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Economic Forecasts


Flat Growth for Business Spending in 2016

GDP 1.4% growth for the year; a 2% pace in '17 More »
Jobs Hiring slowing to 150K-200K/month by end '16 More »
Interest rates 10-year T-notes at 1.4% by end '16 More »
Inflation 1.5% for '16, 2.5% in '17 More »
Business spending Flat in '16, slight gain in '17 More »
Energy Crude oil trading from $40 to $45 per barrel in Sept. More »
Housing Prices up 5% on average in major metro areas More »
Retail sales 4% growth in '16, compared with 4.8% in '15 (excluding gas) More »
Trade deficit Widening 4% in '16, after a 6.2% increase in '15 More »

There’s too much uncertainty at home and abroad for U.S. businesses to splurge on new machinery purchases this year. They’re still digesting the impact on global growth from Britain’s vote in June to quit the European Union, and trying to predict the outcome of the November 8 presidential election. Democrat Hillary Clinton and Republican Donald Trump both promise a hard look at taxes levied on U.S. corporations, including for new asset purchases. But their proposals vary widely and it’s unclear what measures might get needed support in Congress.

See Also: All Our Economic Outlooks

Add to that U.S. manufacturers’ struggle to sell into foreign markets at competitive prices in the face of a high-valued dollar, as well as overstocked inventories that are a damper on production and the outlook for new investment becomes clouded for the rest of this year.

We anticipate that orders for the full year 2016 will be unchanged from 2015, with just a modest 2% to 3% gain in 2017.

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Still, there are some glimmers of hope. In July, a closely watched proxy for business investment — new orders for nondefense capital goods excluding aircraft — rose for a second straight month, up 1.6% from June. A separate Federal Reserve report on industrial output during July similarly pointed to more robust factory output. So far, though, the signals are too tentative to conclude that a strong pickup in business investment is at hand, especially given that core orders during the first seven months this year remain 4.3% below comparable 2015 levels. The worst is now over in terms of the downturn in oil and gas exploration, and there are signs that energy prices are stabilizing, which will allow manufacturers in the months ahead to at least regain orders lost so far in 2016.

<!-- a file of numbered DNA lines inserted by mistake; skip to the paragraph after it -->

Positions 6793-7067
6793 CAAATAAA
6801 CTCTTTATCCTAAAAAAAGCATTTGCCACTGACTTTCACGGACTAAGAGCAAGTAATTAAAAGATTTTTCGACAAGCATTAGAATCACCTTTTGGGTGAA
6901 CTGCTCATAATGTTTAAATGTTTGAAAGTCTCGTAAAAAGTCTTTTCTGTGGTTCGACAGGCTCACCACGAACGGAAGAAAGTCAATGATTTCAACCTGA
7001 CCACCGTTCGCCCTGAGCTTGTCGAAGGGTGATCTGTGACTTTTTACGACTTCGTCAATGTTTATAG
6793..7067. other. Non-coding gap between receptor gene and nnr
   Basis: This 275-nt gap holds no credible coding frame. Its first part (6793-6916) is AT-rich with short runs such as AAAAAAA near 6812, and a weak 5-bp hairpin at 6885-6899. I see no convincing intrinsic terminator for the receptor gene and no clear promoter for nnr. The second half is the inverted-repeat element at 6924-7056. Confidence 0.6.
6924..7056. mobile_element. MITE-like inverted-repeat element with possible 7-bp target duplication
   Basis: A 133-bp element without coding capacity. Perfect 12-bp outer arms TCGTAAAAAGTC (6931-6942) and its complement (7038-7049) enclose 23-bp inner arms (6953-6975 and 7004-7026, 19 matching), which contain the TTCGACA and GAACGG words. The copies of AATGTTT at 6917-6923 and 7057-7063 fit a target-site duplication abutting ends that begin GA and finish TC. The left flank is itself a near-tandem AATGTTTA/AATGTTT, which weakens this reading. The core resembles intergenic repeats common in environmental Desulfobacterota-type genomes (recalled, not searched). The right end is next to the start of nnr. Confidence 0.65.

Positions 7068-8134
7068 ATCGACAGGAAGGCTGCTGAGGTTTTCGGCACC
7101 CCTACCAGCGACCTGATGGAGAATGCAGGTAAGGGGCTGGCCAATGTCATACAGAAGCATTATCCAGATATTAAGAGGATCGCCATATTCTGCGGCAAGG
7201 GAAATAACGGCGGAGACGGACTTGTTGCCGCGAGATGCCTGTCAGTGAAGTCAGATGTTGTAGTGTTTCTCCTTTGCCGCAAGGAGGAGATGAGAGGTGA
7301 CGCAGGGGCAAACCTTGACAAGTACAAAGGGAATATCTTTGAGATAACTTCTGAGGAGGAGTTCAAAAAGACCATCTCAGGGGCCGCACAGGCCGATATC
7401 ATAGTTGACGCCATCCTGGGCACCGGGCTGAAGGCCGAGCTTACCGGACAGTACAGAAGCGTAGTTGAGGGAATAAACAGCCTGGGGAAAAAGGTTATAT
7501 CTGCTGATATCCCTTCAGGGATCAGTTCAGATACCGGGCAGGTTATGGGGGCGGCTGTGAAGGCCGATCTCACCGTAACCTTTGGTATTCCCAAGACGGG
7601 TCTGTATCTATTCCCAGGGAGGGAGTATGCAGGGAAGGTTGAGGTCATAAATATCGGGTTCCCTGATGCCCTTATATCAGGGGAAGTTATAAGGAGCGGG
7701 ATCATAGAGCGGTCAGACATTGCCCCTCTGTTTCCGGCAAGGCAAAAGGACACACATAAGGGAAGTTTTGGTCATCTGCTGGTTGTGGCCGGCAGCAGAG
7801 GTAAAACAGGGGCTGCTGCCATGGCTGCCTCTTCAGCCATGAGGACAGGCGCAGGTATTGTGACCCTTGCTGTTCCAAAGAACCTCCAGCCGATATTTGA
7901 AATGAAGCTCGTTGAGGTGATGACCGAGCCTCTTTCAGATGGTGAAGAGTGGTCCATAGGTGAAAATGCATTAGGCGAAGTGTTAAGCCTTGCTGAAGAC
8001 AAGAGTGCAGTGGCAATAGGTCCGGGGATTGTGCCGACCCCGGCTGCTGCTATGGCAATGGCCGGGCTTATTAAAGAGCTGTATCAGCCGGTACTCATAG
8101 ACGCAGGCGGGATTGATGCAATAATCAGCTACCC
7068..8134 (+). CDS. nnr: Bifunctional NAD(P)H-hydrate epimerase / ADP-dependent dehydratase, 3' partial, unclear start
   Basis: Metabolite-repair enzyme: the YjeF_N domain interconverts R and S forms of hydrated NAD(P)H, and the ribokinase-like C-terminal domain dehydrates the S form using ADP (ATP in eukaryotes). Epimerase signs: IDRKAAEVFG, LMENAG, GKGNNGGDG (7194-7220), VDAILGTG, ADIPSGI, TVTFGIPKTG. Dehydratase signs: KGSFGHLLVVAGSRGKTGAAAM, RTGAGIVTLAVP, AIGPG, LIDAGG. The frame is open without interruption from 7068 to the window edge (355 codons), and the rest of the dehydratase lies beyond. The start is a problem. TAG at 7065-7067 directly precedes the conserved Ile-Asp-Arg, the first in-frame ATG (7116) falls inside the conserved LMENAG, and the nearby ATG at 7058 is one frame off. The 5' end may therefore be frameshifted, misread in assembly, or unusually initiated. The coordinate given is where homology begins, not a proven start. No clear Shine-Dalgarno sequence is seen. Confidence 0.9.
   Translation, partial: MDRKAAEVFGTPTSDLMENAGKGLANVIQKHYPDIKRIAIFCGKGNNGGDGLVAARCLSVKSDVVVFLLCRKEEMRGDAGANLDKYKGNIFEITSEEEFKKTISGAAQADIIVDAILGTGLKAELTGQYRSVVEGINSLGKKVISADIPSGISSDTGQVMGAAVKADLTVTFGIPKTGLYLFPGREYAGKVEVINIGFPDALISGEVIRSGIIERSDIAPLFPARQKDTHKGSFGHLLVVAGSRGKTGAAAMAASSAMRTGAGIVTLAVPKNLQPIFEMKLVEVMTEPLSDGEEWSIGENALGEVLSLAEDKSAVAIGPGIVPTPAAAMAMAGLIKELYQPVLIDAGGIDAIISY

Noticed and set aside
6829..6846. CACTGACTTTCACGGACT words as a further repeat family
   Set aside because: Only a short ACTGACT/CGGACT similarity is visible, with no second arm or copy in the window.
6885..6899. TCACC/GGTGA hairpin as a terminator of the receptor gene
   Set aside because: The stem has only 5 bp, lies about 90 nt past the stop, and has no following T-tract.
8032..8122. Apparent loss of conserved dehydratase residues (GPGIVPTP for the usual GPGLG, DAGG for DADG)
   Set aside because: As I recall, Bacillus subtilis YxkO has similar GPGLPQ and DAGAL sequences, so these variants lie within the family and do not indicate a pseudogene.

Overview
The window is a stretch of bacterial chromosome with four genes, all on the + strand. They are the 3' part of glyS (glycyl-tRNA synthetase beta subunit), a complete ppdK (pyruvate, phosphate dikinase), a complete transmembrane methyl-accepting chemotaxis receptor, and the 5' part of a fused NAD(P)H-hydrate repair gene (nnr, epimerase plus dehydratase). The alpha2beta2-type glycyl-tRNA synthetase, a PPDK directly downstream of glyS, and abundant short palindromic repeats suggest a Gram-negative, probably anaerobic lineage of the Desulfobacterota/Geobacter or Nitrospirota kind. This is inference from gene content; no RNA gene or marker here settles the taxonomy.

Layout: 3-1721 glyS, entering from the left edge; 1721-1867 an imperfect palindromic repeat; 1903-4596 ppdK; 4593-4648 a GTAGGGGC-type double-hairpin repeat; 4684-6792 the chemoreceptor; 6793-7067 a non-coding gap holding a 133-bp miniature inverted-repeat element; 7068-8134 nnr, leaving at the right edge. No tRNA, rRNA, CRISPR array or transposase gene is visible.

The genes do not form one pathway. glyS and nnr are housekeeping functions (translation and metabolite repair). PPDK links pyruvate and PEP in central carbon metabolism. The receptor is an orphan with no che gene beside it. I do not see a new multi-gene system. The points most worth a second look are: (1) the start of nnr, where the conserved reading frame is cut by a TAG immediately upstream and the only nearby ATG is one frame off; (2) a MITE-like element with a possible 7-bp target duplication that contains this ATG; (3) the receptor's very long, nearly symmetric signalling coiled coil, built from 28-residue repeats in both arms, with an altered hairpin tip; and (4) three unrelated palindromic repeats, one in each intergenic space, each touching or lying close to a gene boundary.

Business investment rose steadily immediately after the 2007-2009 recession but has flattened out over about the last two years. Continued hiring and rising incomes have offset some of that decline, creating more domestic demand for cars and other durable goods, and softening the reduction in capital investment and exports.

See Also: Small-Business Success Story: Spicing Up an American Classic


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